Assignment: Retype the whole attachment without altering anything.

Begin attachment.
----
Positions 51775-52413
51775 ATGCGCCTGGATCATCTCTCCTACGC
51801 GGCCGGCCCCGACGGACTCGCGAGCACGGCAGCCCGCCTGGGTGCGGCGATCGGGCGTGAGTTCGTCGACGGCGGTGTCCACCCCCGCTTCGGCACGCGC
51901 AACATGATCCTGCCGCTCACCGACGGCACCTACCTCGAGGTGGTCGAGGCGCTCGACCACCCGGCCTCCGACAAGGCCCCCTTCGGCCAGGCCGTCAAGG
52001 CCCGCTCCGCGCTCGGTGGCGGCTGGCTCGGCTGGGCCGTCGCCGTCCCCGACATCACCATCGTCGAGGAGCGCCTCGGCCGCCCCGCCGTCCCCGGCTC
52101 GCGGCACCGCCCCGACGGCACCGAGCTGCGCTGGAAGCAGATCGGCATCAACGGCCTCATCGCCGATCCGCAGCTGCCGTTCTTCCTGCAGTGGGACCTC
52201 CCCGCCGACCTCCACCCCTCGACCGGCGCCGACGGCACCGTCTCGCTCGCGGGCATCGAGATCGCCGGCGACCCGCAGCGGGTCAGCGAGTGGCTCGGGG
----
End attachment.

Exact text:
Positions 51775-52413
51775 ATGCGCCTGGATCATCTCTCCTACGC
51801 GGCCGGCCCCGACGGACTCGCGAGCACGGCAGCCCGCCTGGGTGCGGCGATCGGGCGTGAGTTCGTCGACGGCGGTGTCCACCCCCGCTTCGGCACGCGC
51901 AACATGATCCTGCCGCTCACCGACGGCACCTACCTCGAGGTGGTCGAGGCGCTCGACCACCCGGCCTCCGACAAGGCCCCCTTCGGCCAGGCCGTCAAGG
52001 CCCGCTCCGCGCTCGGTGGCGGCTGGCTCGGCTGGGCCGTCGCCGTCCCCGACATCACCATCGTCGAGGAGCGCCTCGGCCGCCCCGCCGTCCCCGGCTC
52101 GCGGCACCGCCCCGACGGCACCGAGCTGCGCTGGAAGCAGATCGGCATCAACGGCCTCATCGCCGATCCGCAGCTGCCGTTCTTCCTGCAGTGGGACCTC
52201 CCCGCCGACCTCCACCCCTCGACCGGCGCCGACGGCACCGTCTCGCTCGCGGGCATCGAGATCGCCGGCGACCCGCAGCGGGTCAGCGAGTGGCTCGGGG